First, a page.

Long-Term Use of Zantac or Generic Ranitidine Viewed as Cancer Risk Factor

zantac

Being diagnosed with cancer has long been one of the top fears for people all around the world. In response people have made significant lifestyle changes: they’ve taken up exercise, lost weight, given up smoking, and adopted healthier diets. Now that the FDA has indicated a cancer risk from long-term use of Zantac or any of its generic versions, many are now giving up the popular heartburn drug, even if they had been taking it based upon their physician’s recommendations or a prescription.

The risk of Zantac cancer comes from the presence of a chemical called NDMA, or N-nitrosodimethylamine, that both an independent lab and the U.S. Food and Drug Administration have identified in unacceptable levels during testing of the product. There have been suggestions that the drug manufacturers have long been aware that ranitidine was vulnerable to NDMA forming as the product has been stored or exposed to high heat, and many are now filing lawsuits against manufacturers of the drug, accusing them of knowing that the product was putting consumers at risk and yet failing to take action to protect or warn the public.

Zantac Cancer Fears Result in Stores Removing Product from Consumer Access

Before the Zantac cancer link was publicized, both the brand name and generic versions of the product were widely available in over-the-counter and prescription forms, but that is no longer the case. The most popular drug retailers across the country, including Walmart, Walgreens and CVS have all removed the products from their shelves, and the same has been true of manufacturers like Northwin Pharmaceuticals and Appco Pharma LLC.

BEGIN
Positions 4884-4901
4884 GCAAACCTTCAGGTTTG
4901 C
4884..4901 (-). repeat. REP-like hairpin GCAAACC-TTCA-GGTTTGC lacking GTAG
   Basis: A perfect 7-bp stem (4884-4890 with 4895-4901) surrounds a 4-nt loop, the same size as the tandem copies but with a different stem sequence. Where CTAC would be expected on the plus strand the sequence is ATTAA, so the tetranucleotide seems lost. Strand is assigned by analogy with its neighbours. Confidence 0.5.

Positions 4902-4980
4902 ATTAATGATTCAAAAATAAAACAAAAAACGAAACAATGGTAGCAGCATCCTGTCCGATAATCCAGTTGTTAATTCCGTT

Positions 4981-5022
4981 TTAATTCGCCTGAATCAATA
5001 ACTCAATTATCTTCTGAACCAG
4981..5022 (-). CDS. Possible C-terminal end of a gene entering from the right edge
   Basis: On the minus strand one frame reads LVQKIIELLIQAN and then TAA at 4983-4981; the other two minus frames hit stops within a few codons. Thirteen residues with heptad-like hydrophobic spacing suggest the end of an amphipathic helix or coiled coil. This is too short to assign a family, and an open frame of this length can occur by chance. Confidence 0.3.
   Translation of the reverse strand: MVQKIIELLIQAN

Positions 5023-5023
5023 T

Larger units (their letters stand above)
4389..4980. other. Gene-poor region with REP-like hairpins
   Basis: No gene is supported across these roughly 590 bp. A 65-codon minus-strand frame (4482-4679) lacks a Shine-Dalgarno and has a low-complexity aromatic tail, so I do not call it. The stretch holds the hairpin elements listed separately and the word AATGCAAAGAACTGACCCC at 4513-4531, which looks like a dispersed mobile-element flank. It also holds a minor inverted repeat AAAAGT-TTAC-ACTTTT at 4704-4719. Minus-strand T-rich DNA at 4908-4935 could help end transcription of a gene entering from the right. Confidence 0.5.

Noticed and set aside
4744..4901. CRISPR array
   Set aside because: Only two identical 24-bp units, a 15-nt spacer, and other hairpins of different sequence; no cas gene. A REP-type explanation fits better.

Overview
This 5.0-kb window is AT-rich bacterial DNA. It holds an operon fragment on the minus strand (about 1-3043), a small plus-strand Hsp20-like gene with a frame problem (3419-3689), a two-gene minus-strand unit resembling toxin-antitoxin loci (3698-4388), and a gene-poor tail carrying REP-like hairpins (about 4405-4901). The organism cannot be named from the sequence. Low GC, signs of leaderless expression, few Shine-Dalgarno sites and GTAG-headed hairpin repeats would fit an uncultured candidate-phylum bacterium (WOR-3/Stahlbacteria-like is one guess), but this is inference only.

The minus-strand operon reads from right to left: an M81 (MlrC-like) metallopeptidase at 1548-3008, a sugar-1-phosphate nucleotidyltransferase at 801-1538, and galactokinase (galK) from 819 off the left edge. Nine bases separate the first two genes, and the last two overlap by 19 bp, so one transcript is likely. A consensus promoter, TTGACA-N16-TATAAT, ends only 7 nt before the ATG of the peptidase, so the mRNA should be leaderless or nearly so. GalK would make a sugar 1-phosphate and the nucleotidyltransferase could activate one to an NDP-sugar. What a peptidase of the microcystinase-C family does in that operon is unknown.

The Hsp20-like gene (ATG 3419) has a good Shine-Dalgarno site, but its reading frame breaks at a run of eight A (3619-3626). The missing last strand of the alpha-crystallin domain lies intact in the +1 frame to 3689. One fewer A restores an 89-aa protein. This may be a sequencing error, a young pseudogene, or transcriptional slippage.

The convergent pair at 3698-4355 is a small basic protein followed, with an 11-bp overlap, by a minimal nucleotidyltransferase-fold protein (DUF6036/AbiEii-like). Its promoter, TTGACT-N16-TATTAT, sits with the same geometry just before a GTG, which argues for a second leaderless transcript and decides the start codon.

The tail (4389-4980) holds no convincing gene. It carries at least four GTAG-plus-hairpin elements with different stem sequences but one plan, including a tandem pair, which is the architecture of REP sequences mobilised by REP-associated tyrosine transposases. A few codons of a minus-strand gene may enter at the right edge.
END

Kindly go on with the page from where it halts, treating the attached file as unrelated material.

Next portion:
Though it is not uncommon to find NDMA in many of the foods and medications that we ingest on a regular basis, those are usually at much lower levels than what has been found in ranitidine products and has raised the issue of a Zantac cancer link. The levels found by both the FDA and the independent lab far exceed the levels that the FDA finds acceptable, and that is why the agency released a warning statement and suggested that patients switch to other medications that do not contain ranitidine.

Author: Terri Oppenheimer

Terri Oppenheimer

Terri Oppenheimer is an independent writer, editor, and proofreader. She graduated from the College of William and Mary with a degree in English. She specializes in providing content for websites and finds tremendous enjoyment in the things she learns while doing her research. Her specific areas of interest include health and fitness, medical research, and the law.